Richard fell on Wednesday of Holy Week, fracturing three ribs on his right side and also the C-7 vertebrae in his neck. He also had a nasty wound on the upper part, on the back of his head. So an ambulance was called. Luckily, after an x-ray was done for his head, there was found to be no hemorrhaging, which was a relief. About 15 years ago we brought in one of our charges; his name was Paul, who also hit the back of his head from a fall in his room. The point of contact was lower down near the base of his neck. He seemed to be fine, as Matt and I drove him into the Emergency Room. We both talked to him on the way in, to make sure he did not drop off to sleep. Once he was taken back to the care area, Paul started to decline. First loosing his ability to speak, then he could not move his left side and finally he fell unconscious. He was rushed to another hospital that could give him better care. He never regained consciousness, but died two weeks later when they took him off the respirator. He died within two hours.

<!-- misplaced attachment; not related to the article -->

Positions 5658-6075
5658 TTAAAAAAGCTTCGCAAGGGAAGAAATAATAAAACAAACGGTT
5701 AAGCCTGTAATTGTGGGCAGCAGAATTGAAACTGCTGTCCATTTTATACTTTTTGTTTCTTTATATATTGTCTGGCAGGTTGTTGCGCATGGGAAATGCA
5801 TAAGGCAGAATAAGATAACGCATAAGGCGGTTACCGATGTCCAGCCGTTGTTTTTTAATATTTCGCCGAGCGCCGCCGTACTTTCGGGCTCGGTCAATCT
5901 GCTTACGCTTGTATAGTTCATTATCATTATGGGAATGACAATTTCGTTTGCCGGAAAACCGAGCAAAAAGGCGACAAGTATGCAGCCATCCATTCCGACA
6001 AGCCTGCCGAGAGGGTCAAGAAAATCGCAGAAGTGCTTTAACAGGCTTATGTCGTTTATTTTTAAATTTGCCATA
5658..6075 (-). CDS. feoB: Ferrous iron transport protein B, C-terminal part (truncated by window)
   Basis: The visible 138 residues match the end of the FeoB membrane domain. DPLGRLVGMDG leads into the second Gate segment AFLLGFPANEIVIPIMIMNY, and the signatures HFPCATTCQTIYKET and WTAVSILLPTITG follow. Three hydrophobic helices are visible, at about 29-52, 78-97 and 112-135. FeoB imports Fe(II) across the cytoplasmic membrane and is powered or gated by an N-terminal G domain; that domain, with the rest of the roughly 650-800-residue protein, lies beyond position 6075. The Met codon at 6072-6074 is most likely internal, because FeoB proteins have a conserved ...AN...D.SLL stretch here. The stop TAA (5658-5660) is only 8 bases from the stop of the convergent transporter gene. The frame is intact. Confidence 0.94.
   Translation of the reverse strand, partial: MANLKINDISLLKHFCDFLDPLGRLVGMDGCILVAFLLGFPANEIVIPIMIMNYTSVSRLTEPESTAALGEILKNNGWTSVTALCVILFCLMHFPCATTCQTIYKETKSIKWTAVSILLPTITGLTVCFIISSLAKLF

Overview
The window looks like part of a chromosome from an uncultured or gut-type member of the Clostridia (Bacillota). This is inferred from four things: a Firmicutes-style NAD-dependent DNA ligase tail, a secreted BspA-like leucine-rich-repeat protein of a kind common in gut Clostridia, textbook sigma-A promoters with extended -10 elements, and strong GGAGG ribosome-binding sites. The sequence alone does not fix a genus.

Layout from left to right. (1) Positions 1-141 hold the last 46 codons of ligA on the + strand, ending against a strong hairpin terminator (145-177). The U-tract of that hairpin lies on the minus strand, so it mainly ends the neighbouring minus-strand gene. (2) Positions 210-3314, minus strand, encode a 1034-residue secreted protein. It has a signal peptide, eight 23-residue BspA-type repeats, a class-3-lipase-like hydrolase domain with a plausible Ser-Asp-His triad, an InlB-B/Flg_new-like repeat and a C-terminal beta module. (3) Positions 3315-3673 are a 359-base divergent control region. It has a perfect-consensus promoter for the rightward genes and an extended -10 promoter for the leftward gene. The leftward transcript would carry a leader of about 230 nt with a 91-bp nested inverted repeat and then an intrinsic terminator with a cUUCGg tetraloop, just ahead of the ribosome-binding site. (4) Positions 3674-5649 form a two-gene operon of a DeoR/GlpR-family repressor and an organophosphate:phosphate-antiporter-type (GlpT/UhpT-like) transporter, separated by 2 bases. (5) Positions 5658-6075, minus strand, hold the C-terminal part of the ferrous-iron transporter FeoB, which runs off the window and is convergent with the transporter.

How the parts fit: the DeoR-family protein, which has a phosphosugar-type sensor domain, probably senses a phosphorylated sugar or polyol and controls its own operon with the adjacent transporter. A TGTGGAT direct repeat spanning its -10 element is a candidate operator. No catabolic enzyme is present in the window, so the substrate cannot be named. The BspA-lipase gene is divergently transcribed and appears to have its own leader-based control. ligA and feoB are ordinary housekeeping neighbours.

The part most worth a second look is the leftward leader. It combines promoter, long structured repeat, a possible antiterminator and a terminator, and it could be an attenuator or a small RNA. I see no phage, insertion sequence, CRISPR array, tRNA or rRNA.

Richard has COPD for years and about six years ago came very close to death. While in the hospital, his family got him to get a stomach feeding tube inserted so he could be feed. They did some procedures and then sent him home to die. He did not die and has lived with a good level of health for the intervening years. Over that time period I was always worried about him coming down with a cold that would lead to pneumonia, but that did not happen. Because of his COPD, having fractured ribs can be problematic, so they put him in the hospital. They e-rayed his chest and he was found to have both bronchitis and pneumonia. So he was put on two rounds of intravenous antibiotics every day. His oxygen level was low when he was not on a breather mask, set at 15 milliliters. His level was up to 97% on the mask, but when they tried the nose cannular, his O2 level would go down to 70% in a few minutes. He did not like the mask and kept taking it off, for he had some confusion. In the end they had to use some hand restraints; which in fact helped him to relax and sleep. So we had people sit with him round the clock. I made a choice to do the night watch from 8PM-8AM, because of Holy Week. Many were busy preparing for the weeks liturgical services. I did it also because I am used to sitting and waiting, it goes with the job of being a caregiver.